5. Grad school helps. My friend who works at the World Bank told me recently that I was smart for already completing a Master’s degree because PhDs are applying for jobs that technically are open to those with a BA and getting them. I know many people say don’t go to grad school, but a lot of my friends and non-profit colleagues got their jobs because they did an internship during grad school with a non-profit. The competition has gotten to the point where job descriptions are now saying grad degrees are a nice to have, meaning if they can get people with grad degrees, they will. If you are certain about the area you want to work in, grad school can help you, so don’t rule it out completely. If you do go, make sure you do an internship to make connections and immediately apply what you’re learning.

You can learn even more from Idealist.org with their free comprehensive guides to landing a non-profit job and résumé writing advice here.

This is a guest post by Roxy Allen.

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6 responses to “Landing a Non-Profit Job: How It’s Different”

  1. Aghhh! No! This post is perpetuating stereotypes about nonprofits that are NOT true at the well-managed ones. I manage a nonprofit, and it makes me cringe to hear things like this.

    “Non-profits make decisions very slowly.” Uh, no. Well-managed organizations of any kind are able to make decisions quickly. If you encounter a nonprofit (or any business) that seems to have trouble making decisions, run the other way.

    “The easiest way to show how down to earth you are is to talk about your family, hobbies, and interests outside of work in the interview.” Seriously? If someone did this in an interview with me, I’d wonder what they were thinking. I want to talk about how you can do the job I’m hiring for. Leave the other stuff out of it.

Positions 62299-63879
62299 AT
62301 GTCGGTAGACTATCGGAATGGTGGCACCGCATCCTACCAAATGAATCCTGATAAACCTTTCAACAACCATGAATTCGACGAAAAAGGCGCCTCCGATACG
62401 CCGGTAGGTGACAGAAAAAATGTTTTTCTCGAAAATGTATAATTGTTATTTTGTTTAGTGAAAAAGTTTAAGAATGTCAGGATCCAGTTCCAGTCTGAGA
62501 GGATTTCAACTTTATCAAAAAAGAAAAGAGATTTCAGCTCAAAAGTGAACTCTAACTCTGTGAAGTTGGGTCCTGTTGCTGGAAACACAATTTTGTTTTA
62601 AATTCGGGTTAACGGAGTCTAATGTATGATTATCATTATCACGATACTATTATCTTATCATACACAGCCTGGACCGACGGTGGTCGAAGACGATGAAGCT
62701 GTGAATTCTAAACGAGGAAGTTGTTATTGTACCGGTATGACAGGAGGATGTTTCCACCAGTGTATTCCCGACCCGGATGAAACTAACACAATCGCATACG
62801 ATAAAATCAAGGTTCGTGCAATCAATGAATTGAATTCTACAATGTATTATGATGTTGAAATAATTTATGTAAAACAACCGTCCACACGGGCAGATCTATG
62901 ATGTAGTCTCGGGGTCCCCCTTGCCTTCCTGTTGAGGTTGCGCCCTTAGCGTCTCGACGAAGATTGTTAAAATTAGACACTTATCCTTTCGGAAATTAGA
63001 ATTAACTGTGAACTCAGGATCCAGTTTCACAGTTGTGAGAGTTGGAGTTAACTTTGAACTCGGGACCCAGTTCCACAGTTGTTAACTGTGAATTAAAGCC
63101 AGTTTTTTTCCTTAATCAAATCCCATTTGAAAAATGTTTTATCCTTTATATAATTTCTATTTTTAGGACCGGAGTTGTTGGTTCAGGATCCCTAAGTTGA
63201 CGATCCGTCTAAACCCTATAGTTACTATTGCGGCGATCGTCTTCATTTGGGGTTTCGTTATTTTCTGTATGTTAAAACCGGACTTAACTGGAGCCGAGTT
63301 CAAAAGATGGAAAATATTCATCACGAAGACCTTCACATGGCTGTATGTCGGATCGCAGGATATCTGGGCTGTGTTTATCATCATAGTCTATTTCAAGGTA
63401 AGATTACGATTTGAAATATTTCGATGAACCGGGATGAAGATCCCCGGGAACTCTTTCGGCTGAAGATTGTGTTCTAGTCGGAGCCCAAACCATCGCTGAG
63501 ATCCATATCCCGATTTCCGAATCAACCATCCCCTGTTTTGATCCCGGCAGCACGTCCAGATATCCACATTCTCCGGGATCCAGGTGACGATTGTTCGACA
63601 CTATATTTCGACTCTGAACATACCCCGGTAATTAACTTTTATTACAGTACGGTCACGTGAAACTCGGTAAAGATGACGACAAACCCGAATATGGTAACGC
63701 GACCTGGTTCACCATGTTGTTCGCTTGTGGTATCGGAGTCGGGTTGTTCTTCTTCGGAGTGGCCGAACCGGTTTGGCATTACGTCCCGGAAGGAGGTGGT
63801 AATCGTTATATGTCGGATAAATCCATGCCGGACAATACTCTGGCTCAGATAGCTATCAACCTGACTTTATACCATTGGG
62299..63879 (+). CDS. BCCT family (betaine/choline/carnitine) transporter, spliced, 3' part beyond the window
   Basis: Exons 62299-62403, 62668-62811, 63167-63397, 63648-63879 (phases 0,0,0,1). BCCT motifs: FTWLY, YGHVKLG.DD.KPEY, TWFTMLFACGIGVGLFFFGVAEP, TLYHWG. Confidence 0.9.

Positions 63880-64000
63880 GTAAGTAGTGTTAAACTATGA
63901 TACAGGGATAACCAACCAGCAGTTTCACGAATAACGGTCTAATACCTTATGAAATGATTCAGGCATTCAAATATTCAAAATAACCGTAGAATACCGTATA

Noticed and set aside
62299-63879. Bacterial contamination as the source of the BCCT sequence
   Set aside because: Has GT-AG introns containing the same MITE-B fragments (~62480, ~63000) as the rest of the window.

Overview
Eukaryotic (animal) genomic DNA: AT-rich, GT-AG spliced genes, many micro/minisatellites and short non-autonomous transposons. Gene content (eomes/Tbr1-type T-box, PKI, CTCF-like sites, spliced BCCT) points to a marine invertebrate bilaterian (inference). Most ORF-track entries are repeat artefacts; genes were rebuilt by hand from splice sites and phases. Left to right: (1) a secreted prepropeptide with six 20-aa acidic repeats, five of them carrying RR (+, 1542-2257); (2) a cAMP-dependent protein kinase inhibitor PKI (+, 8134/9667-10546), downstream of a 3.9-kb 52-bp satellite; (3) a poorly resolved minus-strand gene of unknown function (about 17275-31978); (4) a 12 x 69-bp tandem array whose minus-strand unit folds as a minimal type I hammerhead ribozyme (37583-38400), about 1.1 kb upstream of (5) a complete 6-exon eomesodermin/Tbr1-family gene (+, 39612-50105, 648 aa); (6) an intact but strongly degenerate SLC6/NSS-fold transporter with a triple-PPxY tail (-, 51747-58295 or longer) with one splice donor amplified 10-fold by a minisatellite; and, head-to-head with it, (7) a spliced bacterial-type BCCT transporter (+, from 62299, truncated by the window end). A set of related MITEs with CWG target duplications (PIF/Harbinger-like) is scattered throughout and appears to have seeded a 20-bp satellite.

Sure, there are touchy-feely nonprofits out there. But when you’re job hunting, you’re looking for somewhere well-run. That means they’re focused on getting things done and getting results.

  2. Ted Williams says:

    Love the article. I especially think that leading with #4 and doing the other things is a no-brainer way to land a job within a non-profit. Non-profits are great at a ton of stuff, but when it comes to technology, they just haven’t caught up. Go volunteer to create a Facebook fan page or promote the next outing with a simple evite. You are right, the bar isn’t high and those that step in and start doing things will get the next job opening.

  3. Celeste Wroblewski says:

    Thanks, Roxy and Willy for this article. Roxy makes very good points though I agree with Ask a Manager that not all nonprofits are slow to make decisions or behind in technology.

  4. Roxy says:

    I appreciate your comments, everyone. It’s interesting to see how my thoughts resonated with others. That’s the beauty of blogging!

    @Ask A Manager, I am glad you raised those points, it gives a balanced perspective to my advice. I used to research the best companies to work for in America, and I found that many great workplaces consider the whole person in hiring decisions to be sure they are a cultural fit. So that’s why they ask more personal questions to find more out about your personality. At the research job above, I was asked what quirks I have in the interview, because one of the company’s values was literally “Kwirkiness.” I explained my fascination with American Idol, and got the job. I did so professionally, after showing I had the skills for the job. Are you finding organizations asking these types of questions more and more at all in your experience? I’d also love to hear about your experience in decision making processes. I’ve found that nonprofits make decisions slowly because we are balancing many partners – funders, board members, constituents, staff, beneficiaries, etc. This is mainly because we value ownership in decisions with all of our partners. How do you speed up decisions while instilling ownership over the end results?

  5. Eric Di Bari says:

    I currently work for a nonprofit and would definitely agree with above points. Nonprofits tend to be smaller and need people that are more resourceful and capable.